Recursion is the idea that a function can come to an answer by repeatedly calling itself with new arguments until a "base case" or "end condition" is met. One good example is a factorial function (for positive integers only). The base case for factorial is "0!" (some people like to use 1 or 2, but 0 is OK for instructional purposes). When 5 is sent as an argument to a recursive factorial function, the function does not know the answer right away. All it knows is that 5! = 5 * 4!. So it calls itself to find out what 4! is. This process continues until it gets to 0!, which is 1. Now it has built up a train of answers: 5! = 5 * 4! = 5 * 4 * 3! etc., and it can find the final answer. Other common examples include tree traversal and the min/max algorithm.
A pseudocode function to demonstrate recursion would look something like this:
function F with arguments if end condition is not met return F called with new set of arguments //optional additional conditions which may or may not have direct answers else return end condition value
More than one end condition is allowed. More than one recursion condition is allowed.
Recursion is often difficult for programming students to grasp, but it's not much different than any other function call. In a normal function call, execution moves to another function with the given parameters. In a recursive function call, execution moves to the same function, but the parameters still act as they would in a normal function call.
Many recursion problems can be solved with an iterative method, or using a loop of some sort (usually recursion and iteration are contrasted in programming, even though recursion is a specific type of iteration). In some languages, the factorial example is best done with a loop because of function call overhead. Some other languages, like Scheme, are designed to favor recursion over explicit looping, using tail recursion optimization to convert recursive calls into loop structures.
Tail recursion is a specific type of recursion where the recursive call is the last call in the function. Because tail recursive functions can easily and automatically be transformed into a normal iterative functions, tail recursion is used in languages like Scheme or OCaml to optimize function calls, while still keeping the function definitions small and easy to read. The actual optimization transforms recursive calls into simple branches (or jumps) with logic to change the arguments for the next run through the function (which together may be thought of as a loop with local variables).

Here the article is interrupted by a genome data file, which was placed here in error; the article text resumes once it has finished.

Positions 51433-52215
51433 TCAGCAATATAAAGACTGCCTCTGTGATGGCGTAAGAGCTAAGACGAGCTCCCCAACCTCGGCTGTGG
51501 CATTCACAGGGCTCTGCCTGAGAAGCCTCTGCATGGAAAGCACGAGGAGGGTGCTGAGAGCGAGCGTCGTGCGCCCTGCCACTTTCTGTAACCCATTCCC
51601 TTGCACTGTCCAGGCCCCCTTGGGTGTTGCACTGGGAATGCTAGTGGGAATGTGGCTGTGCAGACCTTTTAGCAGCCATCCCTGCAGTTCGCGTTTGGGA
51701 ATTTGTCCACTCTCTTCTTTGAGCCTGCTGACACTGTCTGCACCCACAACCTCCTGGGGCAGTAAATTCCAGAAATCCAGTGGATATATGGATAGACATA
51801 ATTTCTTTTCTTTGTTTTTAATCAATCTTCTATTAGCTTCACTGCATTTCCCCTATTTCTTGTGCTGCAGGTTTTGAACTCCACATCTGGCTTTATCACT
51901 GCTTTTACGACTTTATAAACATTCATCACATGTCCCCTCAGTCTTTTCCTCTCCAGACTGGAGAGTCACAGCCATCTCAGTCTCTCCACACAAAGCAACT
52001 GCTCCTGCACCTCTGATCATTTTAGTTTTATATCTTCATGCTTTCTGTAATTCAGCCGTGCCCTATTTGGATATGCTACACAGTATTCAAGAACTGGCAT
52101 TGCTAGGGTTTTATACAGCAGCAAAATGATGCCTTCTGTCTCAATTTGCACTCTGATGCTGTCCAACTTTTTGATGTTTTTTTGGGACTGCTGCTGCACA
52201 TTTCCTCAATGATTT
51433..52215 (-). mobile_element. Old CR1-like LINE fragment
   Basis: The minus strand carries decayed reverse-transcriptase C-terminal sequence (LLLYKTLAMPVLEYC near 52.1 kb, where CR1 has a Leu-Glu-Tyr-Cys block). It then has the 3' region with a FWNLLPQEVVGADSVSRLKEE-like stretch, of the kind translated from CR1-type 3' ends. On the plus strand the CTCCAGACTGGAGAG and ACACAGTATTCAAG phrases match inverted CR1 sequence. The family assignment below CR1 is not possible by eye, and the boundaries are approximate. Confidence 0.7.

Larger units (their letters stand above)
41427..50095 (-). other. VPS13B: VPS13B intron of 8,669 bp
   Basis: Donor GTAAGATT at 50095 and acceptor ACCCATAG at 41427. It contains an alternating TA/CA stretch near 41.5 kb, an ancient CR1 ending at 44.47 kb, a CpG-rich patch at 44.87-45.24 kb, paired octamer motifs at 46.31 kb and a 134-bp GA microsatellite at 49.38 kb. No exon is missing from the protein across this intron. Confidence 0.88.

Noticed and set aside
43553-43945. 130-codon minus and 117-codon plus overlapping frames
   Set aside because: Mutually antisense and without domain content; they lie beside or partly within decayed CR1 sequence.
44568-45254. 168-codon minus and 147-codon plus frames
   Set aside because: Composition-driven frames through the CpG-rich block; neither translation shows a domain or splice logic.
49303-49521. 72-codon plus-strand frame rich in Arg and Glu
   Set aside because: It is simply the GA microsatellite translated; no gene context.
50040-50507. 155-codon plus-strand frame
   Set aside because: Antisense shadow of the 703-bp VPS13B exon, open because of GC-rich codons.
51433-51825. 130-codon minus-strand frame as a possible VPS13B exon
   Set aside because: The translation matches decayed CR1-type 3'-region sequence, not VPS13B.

The benefits of this optimization are primarily stack related. Transforming recursive functions into iterative functions can save memory and time.
Memory is saved by reducing an entire call stack (with contexts for each call) to one function call. This way, more complex calls can be evaluated without running out of memory.
Time is saved because each function return takes a long time relative to a simple branch. This benefit is usually not noticed unless function calls are made that would result in large and/or complex call trees. For example, the time difference between iterative and recursive calls of fibonacci(2) would probably be minimal (if there is a difference at all), but the time difference for the call fibonacci(40) would probably be drastic.
Sometimes, tail-recursive functions are coded in a way that makes them not tail-recursive. The example above could become tail-recursive if it were transformed to look like this:
function F with arguments if end condition is met return end condition value //optional additional conditions which may or may not have direct answers else return F called with new set of arguments
Below is a list of examples of recursion in computing.
Pages in category "Recursion"
The following 23 pages are in this category, out of 23 total.